Switzerland, August 9: Totensee Take Two — Gray is Gray

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Impressionism / Inspiration / Landscape / Monochrome / Photo Log / Photography / Switzerland

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August 9, 2019; Totensee. The sky was subject to rapid mood shifts: this was shot just fifty-two seconds after the image in the last post.

It was post-processed after arriving home following a week in London immersed in Constable, Turner, and Monet. Rothko too, of course. Inspired by Constable’s clouds, Turner’s unfinished landscapes and seascapes, Monet’s monochrome* winter scenes, and a good dose of minimalism from Mr. Rothko, this is one version of what came out.

It was chilly — the coolest we got in Switzerland. It was humid — the mist was more like fine rain. It was near silent — this moisture in the air absorbed the sound of the nearby road.

And it was gray.

(Canon G7X II. RAW processing in DxO PhotoLab 2, Editing in Adobe Photoshop.)

 *But not really. All his winter scenes have amazing color in them.

More fine-art photography at www.amagaphoto.com

The Author

California based fine-art photographer featuring abstract, impressionist, and minimalist seascapes and floral-based images. Fine-art photography can be seen at www.amagaphoto.com All original images on this blog are copyright 2018, 2019 Michael Scandling. All rights reserved. No images on this site may be copied, duplicated, reused, published, or re-purposed in any way without express permission from the copyright owner, Michael Scandling.

28 Comments

  1. Because Totensee means “lake of the dead,” your title reminded me right away that there’s a painting of that name by Arnold Böcklin and a musical piece by Rachmaninoff inspired by the painting. Then I read past the first line of your post and found that you, too, bring up painting. Today’s photograph seems to have much more in common with Rothko than with Constable and Turner and even the late Monet. If it’s Rothko you’re after and ever visit Texas, Houston is home to the Rothko Chapel.

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    • Wow, Steve! You are a font of knowledge! I looked up the painting and discovered that it is actually Isle of the Dead. I will look up and listen to the Rachmaninoff piece. Not a rough chore, as I am a fan of Rachmaninoff. I’m glad you see the Rothko inspiration, but take a look at Turner’s unfinished landscapes and seascapes and Monet’s sort of monochromatic work and you’ll see some influence there too. As we used to say in advertising, a patented combination of ingredients. I blush to say that I was completely unaware of the Rothko Chapel. Its website says that it’s temporarily closed for renovation. However I dove into the archive section of the website and saw the incredible Rothko works inside. The chapel itself was somewhat inspired by the works that Rothko did for the Four Seasons Hotel, which are now in the Tate Modern in London. My wife and I just spent a long time basking in these beautiful works. We went to the Tate modern, mostly just to see these Rothkos. We were not disappointed. At any rate, I’m really glad you like the image I posted today.

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      • I knew the painting is “Isle of the Dead” but I committed what I used to call a thinko (like a typo), because I was still thinking Totensee when I went to write the painting’s name.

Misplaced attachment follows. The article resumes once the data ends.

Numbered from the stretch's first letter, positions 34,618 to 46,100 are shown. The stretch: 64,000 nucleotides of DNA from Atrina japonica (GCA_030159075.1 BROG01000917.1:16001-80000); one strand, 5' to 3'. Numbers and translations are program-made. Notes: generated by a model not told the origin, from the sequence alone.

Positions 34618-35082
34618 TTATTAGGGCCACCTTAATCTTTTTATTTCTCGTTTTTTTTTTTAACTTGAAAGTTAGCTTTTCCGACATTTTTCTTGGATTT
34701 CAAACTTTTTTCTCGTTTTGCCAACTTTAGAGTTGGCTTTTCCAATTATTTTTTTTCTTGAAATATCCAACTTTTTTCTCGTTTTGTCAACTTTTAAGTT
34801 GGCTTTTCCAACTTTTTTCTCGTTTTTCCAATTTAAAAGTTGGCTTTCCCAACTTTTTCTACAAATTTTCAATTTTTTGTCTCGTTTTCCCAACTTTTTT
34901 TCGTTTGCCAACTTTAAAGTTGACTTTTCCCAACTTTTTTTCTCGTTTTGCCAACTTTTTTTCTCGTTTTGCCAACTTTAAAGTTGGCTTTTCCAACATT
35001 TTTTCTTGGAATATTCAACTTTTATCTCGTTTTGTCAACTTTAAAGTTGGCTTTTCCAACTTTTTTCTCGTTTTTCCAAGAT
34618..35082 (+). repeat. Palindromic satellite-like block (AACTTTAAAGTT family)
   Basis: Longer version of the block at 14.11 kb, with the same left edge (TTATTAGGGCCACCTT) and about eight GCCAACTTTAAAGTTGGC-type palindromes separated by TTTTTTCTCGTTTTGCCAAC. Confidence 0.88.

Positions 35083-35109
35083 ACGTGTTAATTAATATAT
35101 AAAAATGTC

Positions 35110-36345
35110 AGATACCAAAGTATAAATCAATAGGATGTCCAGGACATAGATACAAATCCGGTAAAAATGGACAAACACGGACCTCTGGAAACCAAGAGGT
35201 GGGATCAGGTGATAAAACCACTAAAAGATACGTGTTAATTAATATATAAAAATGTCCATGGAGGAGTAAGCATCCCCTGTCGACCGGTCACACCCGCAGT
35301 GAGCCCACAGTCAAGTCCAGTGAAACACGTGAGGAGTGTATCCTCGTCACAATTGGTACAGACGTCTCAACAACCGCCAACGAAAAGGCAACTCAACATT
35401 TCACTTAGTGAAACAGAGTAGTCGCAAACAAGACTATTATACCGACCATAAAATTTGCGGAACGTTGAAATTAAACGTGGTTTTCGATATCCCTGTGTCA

I know what you mean about some of those late Turners that are highly simplified and abstract. We saw lots of Turners from throughout his career at the Tate 20 years ago, and again some ten years ago when the Dallas Museum of Art put on a big Turner show.

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      • I do verbal thinkos all the time. (Verbos?) Ask my wife. Drives her crazy.

        We were at the Tate a little over a week ago. Swam in Turners. Just coming up for air now. A day later, we took a tour of Saint Pauls. The guide took us downstairs into the crypts. As we were standing next to Christopher Wren’s crypt and she was describing it, my mind wandered. I thought, “Turner must be buried here somewhere.” I looked down and saw that I was standing on his memorial. I immediately stepped back.

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  2. Amazing how fog/mist can transform a scene, reduce contrast, and leave just the suggestion of the landscape. I haven’t been to the Tate in a long time, I’ve love to take in all those Turner paintings.

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    • Mother nature is very good creating her own impressionism and abstraction. It still sometimes takes a bit of work to pull it out in post processing, however. Sitting in eight galleries of Turners is an amazing experience. And more than a bit overwhelming after a while.

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  3. Who would think gray could be so shimmery and beautiful. Well, we all know that you do as you show us so often. I thought of you yesterday while snapping a fog lit scene with my phone. It certainly does make it possible to attain similar quality in an image despite the potential limitations of equipment. And, of course, the new digicams such as your G7X II are more than capable of capturing the beauty of most any scene in the proper hands…yours. 🙂

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  4. Grays like this are made up of so many colors – the full spectrum – maybe the quiet too had all the sounds in it, just blended together to make one uniform soundless tone. 😉 In any case, I like this, and it makes sense that it follows standing in front of the Turners and Monet’s and all.

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